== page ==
Manor Park - St Nicholas

Gladding Road, Manor Road, London E12

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A small, picturesquely-composed Gothic church of the late 1860s built originally as the chapel of a Catholic Industrial School to the designs of Gilbert Blount. Despite alterations, much of the original character remains.

The church originated as the chapel of St Nicholas Industrial School, which was established by Archbishop Manning in 1868.   The dedication to St Nicholas was chosen by Manning in honour of his predecessor, Cardinal Nicholas Wiseman, as well as  on  account  of  St  Nicholas  being  the  patron  saint  of  children. The  principal building of the school was the former Manor House, a building of c1810 on an earlier site, to which the chapel is attached. From 1918 the chapel also served as the parish church of Manor Park.  The School closed in 1922 and in 1925 the whole of the school site apart from the chapel and the presbytery was bought by the London Co-operative Society as their principal depot. Most of the former school buildings were demolished but the Manor House was retained. A second church, St Stephen (qv), was erected in Church Road in 1924 and a new presbytery in 1934, when St Stephen’s became the principal parish church. The Gladding Road building was damaged by enemy action in the Second World War, and all the original stained glass was lost. In 1988 the Sisters of the Sacred Heart took up residence in the former presbytery.  The Co-op sold the Manor House in 1987 and in 1988 it was converted into flats. Other parts of the site have been developed for housing.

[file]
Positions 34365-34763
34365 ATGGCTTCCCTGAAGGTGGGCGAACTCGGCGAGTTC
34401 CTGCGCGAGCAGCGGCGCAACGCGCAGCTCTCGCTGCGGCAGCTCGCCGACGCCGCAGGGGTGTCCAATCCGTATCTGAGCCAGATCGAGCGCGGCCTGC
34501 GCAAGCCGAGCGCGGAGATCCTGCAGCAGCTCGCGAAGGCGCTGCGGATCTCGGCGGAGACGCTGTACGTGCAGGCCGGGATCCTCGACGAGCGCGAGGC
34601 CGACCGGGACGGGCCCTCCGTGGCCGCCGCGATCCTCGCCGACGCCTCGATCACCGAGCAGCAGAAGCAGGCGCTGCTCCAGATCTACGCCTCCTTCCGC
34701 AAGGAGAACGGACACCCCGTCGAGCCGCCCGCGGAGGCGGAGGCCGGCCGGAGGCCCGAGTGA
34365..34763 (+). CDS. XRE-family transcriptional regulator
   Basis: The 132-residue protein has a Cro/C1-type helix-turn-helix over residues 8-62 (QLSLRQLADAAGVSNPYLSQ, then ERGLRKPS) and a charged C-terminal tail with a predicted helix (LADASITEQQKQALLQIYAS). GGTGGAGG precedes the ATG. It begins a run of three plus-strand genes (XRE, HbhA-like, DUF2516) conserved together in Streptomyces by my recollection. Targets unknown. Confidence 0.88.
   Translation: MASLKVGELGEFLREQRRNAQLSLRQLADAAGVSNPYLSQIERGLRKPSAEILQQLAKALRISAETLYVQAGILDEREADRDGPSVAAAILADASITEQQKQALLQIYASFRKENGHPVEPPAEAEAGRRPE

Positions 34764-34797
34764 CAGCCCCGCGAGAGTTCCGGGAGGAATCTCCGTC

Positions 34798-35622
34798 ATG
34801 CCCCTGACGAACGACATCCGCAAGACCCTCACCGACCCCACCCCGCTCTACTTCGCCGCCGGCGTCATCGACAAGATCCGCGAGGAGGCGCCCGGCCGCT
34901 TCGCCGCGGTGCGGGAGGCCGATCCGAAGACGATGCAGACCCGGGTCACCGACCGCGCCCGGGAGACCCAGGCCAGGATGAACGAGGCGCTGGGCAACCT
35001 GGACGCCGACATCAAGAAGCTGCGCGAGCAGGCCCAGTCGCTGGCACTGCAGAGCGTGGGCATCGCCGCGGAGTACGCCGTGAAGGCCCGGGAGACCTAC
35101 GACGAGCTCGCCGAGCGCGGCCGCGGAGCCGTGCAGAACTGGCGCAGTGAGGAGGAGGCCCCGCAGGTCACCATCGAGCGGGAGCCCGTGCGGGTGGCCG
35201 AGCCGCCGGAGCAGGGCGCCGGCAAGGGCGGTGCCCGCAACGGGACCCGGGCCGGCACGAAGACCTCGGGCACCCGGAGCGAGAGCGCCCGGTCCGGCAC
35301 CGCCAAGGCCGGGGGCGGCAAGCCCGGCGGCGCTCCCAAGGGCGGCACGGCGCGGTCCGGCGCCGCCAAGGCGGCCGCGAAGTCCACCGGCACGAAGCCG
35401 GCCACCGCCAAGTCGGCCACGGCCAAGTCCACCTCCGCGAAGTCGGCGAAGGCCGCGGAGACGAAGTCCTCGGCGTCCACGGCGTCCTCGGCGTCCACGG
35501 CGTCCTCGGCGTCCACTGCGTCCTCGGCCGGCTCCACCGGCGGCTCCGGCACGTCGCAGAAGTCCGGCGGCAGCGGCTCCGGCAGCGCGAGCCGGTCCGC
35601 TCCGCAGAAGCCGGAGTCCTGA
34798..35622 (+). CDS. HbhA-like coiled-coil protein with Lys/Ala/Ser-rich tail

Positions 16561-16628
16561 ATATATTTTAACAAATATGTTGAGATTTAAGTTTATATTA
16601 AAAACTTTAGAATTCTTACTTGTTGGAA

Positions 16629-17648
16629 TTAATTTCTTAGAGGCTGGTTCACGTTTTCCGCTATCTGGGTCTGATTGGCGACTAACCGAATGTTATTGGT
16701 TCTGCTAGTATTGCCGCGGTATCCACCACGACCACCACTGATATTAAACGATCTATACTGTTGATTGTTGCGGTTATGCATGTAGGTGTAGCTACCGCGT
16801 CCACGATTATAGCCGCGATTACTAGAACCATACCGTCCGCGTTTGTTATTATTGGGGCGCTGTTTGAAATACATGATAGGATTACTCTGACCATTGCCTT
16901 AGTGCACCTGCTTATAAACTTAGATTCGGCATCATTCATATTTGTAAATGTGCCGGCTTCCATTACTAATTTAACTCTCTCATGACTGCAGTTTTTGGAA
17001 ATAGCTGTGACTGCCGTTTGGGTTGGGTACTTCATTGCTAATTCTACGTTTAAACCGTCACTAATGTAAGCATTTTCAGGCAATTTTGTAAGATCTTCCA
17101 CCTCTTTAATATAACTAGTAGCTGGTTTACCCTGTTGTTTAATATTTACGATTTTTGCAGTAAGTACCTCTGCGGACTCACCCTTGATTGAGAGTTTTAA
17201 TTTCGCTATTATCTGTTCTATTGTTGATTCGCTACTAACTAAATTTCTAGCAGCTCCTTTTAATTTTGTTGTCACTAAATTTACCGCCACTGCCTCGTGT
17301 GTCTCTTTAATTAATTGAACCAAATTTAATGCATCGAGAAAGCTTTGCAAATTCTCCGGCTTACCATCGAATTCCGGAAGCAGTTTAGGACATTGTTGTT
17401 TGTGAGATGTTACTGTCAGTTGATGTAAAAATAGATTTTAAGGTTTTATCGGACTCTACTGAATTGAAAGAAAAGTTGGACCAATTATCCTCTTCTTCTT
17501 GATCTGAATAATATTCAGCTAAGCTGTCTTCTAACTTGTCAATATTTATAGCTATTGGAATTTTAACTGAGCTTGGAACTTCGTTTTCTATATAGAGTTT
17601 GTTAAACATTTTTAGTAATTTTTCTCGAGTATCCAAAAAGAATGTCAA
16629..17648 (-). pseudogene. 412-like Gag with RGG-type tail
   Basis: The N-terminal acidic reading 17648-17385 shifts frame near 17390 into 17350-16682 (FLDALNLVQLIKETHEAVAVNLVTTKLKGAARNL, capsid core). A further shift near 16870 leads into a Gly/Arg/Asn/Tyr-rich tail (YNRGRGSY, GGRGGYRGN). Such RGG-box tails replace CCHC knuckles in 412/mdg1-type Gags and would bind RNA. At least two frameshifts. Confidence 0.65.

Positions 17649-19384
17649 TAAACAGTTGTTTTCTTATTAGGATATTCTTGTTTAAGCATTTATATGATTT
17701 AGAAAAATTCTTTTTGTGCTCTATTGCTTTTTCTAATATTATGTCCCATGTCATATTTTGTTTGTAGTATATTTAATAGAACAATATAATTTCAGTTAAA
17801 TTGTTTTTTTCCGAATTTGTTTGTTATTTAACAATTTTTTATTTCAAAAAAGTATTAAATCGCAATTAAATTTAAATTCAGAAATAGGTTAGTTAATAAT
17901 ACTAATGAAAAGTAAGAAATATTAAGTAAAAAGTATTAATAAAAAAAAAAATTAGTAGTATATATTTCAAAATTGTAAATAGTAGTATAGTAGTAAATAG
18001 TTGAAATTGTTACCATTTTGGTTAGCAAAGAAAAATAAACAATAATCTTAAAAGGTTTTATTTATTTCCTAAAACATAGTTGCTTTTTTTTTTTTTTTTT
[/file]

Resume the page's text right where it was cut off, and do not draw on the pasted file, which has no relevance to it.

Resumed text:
The church is in the Gothic style. The walls are of grey brick with black brick banding and stone dressings; the roofs are covered in Welsh slate. The building comprises an apsed aisleless nave over a hall, with a small west porch and a two storey building of domestic appearance on the south side containing service rooms below and sacristies above. The western part of the south side abuts the Manor House at ground floor level. Church and southern extension make a picturesque group when viewed from the street. The west porch is reached by modern steps. Above the porch in the steep west gable is a large rose window with plate tracery.   The north side has two-light mullion and transom windows to the ground floor hall and single lancets to the church  above.  The  apse  has  paired  lancets.  The  south  extension  has  three-light mullion  and  transom  windows  on  the  ground  floor  and  three-light  mullioned windows above.

The ground floor hall interior is functional, with thin iron columns supporting the principal ceiling beams. The church interior is plastered and painted with an open timber roof with collars and curved braces to the principal trusses. In the apse the roof is boarded and the roof-ribs are brought down onto the columns of a wall- arcade. There is a west organ gallery on thin iron columns with a delicate iron balustrade, with its original organ by Alfred Monk (restored in 1968). The sanctuary walls were originally richly stencilled as a setting for an elaborate altar and reredos, with altar rails like the gallery rails but the decoration has been painted out and all the original fittings have been removed and replaced by a modern altar on a modern timber dais. The windows are mostly clear-glazed but the eastern windows have applied transparencies. Some of the original benches with their chamfered and shouldered ends remain.

Diocese: Brentwood

Architect: G. R. Blount

Original Date: 1869

Conservation Area: No

Listed Grade: Grade II